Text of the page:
Pretoria - A police plan to curb violence at Lonmin's mining operations at Marikana should have been put into practice differently, North West police officer Lt-Col Salmon Vermaak said on Wednesday.
“I believe that if myself or Brigadier (Adriaan) Calitz was in charge of that (August 2012) operation we would have only used public order policing members,” he said.
Vermaak was being cross-examined by Anthony Gotz, for the Association of Mineworkers and Construction Union (Amcu), in the public hearings of the Farlam Commission of Inquiry in Pretoria.
Gotz asked the senior policeman to explain whether the introduction of the police “paramilitary units” at the mine unrest was problematic.
Vermaak responded: “I cannot comment on why they took the decision to deploy the TRT (tactical response unit) and STF (special task force).
“With the information that had been given, with regard to experience of mines unrest, and also considering that these people would not hand over their traditional weapons, there should not have been a plan B.”
He said the protesters had made it clear to the police that they would not voluntarily disarm and approaching them would only result in a confrontation.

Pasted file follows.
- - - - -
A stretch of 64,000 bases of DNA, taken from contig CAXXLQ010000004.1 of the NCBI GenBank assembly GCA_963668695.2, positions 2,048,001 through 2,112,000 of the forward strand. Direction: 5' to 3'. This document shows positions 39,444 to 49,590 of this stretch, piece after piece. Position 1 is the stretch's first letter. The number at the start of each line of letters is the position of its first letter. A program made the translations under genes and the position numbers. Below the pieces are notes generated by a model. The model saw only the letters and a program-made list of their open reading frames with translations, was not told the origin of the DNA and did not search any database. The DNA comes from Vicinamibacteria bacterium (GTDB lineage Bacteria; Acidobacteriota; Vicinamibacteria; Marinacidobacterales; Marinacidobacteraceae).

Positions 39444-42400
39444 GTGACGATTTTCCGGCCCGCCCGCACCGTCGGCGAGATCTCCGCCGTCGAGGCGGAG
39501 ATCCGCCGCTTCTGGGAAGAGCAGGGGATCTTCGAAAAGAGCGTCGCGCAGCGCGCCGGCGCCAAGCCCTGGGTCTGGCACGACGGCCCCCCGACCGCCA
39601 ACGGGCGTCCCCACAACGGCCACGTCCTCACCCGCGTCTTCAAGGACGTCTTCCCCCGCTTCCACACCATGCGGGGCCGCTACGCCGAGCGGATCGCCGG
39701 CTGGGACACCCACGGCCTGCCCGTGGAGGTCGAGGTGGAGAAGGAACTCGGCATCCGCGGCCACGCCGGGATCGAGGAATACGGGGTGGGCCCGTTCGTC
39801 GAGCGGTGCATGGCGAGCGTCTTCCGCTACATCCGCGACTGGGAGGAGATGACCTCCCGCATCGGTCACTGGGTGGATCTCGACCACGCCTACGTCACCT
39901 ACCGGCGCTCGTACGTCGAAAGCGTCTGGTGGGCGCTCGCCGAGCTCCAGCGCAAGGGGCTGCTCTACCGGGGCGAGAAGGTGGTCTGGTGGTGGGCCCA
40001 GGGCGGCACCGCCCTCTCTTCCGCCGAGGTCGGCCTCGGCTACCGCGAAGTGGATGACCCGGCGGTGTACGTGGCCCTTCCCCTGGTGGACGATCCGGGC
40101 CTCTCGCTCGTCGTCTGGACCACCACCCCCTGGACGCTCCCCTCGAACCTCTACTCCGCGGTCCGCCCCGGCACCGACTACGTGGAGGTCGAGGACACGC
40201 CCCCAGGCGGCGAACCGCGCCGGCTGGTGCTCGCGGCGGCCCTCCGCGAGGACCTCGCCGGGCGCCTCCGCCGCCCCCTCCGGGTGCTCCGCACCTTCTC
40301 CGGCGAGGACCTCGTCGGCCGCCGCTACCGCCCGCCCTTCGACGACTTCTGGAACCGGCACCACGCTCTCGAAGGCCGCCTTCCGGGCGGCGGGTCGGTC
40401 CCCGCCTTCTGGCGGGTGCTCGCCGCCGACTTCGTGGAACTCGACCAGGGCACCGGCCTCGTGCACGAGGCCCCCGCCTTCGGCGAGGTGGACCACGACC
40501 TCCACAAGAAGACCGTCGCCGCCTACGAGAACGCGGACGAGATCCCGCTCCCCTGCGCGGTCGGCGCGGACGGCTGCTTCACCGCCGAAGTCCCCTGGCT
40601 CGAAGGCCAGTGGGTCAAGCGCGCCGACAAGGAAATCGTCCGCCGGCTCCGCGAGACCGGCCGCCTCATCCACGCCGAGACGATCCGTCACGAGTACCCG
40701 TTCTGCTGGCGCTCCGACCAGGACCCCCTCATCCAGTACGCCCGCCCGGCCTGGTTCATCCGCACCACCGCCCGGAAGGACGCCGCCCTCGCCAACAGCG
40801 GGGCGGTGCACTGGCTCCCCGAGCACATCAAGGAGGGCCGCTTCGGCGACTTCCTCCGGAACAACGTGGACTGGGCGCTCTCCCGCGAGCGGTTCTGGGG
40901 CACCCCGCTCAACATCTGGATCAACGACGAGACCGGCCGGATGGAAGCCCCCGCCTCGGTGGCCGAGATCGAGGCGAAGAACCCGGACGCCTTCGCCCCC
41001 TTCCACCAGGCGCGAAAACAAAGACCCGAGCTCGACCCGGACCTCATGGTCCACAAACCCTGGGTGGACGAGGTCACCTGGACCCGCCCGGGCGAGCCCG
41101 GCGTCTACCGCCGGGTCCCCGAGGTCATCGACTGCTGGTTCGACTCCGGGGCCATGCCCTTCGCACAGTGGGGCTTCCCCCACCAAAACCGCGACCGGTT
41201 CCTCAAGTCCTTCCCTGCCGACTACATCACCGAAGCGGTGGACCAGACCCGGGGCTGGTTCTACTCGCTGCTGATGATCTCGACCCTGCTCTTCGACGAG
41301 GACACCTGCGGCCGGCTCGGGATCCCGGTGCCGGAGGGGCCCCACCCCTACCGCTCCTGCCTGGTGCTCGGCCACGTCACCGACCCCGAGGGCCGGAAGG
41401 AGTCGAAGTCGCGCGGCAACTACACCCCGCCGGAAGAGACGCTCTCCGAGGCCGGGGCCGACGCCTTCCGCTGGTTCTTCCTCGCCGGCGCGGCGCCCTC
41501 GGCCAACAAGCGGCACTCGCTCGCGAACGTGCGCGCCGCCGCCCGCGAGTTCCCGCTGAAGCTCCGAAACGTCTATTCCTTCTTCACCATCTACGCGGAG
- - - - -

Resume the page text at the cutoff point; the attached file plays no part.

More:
“Myself, I would not try to approach the people on the koppie (hill), especially after the experiences of Monday (August 13, 2012), where it became clear they were not going to hand over the weapons,” Vermaak said.
“If you take that information into consideration, I believe that there was another approach that could have been used.”
Vermaak had 16 years experience as a commander in the POP unit before becoming North West provincial airwing commander - a position he holds now.
Last month, Vermaak told the inquiry police commanders at Marikana, during the violent strike-related unrest were not experienced in crowd management and unrest scenarios.
Two police officers - Warrant Officers Sello Leepaku and Tsietsi Monene - were hacked to death on August 13, 2012 in a confrontation between the protesting miners and police near a railway line at Marikana. Three miners were killed.
Three days later, on August 16, 34 people, mostly striking miners, were shot dead and 78 people were wounded when police fired on a group gathered at a hill near the mine while allegedly trying to disarm and disperse them.
In the preceding week, 10 people, including the two policemen and two security guards, were killed in the strike-related violence.
The commission led by retired judge Ian Farlam is probing the 44 deaths. - Sapa